boycotted the gathering since he wasn't invited to speak. Putin was granted a 
central role even as he leads a campaign to play down the Soviet Union's 
pre-war pact with the Nazis and shift responsibility for the war's outbreak on 
Poland, which was invaded in 1939 to start the fighting.

   On the eve of the gathering, Israeli President Reuven Rivlin implored 
visiting dignitaries to "leave history for the historians."

   "The role of political leaders, of all of us, is to shape the future," he 
said. 

   But Putin quickly ventured into the sensitive terrain shortly after his 
arrival Thursday, claiming that 40% of Jewish Holocaust victims were Soviet.

   Of the 6 million Jews killed by the Nazis, historians say about 1 million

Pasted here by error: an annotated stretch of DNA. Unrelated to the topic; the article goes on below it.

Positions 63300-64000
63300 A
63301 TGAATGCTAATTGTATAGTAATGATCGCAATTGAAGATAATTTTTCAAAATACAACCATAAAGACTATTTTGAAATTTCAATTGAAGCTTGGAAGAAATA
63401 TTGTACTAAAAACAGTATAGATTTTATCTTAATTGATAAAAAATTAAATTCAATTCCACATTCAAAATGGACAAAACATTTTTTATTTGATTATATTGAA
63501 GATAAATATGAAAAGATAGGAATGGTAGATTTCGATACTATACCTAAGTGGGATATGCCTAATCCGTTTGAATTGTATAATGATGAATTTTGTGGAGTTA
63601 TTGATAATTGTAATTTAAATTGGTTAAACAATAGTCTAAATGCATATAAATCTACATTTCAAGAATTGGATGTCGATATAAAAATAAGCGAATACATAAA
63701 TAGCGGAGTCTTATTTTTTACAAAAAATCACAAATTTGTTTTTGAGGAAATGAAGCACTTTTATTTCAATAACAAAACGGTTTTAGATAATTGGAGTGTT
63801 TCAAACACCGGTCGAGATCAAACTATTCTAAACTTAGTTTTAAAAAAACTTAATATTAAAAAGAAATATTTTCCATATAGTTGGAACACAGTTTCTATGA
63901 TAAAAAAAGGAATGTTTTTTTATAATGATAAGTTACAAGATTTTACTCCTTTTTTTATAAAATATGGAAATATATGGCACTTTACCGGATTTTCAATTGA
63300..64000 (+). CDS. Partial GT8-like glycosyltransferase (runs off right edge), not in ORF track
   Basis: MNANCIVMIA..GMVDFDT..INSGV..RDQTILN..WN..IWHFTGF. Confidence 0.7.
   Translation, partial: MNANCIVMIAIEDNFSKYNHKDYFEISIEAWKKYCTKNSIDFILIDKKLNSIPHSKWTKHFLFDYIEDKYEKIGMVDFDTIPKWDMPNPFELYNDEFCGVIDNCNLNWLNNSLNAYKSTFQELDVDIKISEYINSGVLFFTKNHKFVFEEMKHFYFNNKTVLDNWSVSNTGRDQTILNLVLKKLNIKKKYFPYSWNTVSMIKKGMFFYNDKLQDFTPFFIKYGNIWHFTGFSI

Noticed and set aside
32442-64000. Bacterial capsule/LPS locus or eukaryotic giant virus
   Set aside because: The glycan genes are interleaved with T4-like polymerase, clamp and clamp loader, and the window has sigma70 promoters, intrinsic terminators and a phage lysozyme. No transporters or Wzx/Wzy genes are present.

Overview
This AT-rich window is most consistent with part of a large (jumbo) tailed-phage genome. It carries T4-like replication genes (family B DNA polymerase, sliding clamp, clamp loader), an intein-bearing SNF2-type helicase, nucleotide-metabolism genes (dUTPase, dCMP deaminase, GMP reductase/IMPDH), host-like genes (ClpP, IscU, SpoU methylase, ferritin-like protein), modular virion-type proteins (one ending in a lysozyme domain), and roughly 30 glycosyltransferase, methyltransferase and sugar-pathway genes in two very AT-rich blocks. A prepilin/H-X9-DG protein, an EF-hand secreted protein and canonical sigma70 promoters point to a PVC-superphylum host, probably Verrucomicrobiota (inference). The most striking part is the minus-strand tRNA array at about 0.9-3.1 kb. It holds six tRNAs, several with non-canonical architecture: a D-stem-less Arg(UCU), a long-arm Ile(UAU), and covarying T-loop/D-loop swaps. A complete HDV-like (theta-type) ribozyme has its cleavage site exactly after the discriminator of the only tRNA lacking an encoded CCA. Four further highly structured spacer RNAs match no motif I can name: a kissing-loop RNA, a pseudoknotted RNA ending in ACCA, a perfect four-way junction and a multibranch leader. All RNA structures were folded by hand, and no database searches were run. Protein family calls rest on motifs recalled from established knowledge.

were Soviet. Putin's controversial figure appears to include an additional 1.5 
million Jewish victims from eastern European areas occupied by the Soviets 
under their pact with the Nazis.

   "When it comes to the tragedy of the Holocaust, 40% of tortured and killed 
Jews were Soviet Union Jews. So this is our common tragedy in the fullest sense 
of the word," he said during a meeting with Rivlin.

   Arkadi Zeltser, a Yad Vashem historian, said the accuracy of the statement 
depended on rival "definitions" of when the war began. Yad Vashem, along with 
all other reputable institutions, considers the war to have been sparked on 
Sept. 1, 1939 with the invasion of Poland. The Soviets generally consider their 
"Great Patriotic War" to have started two years later, when Germany invaded the 
Soviet Union.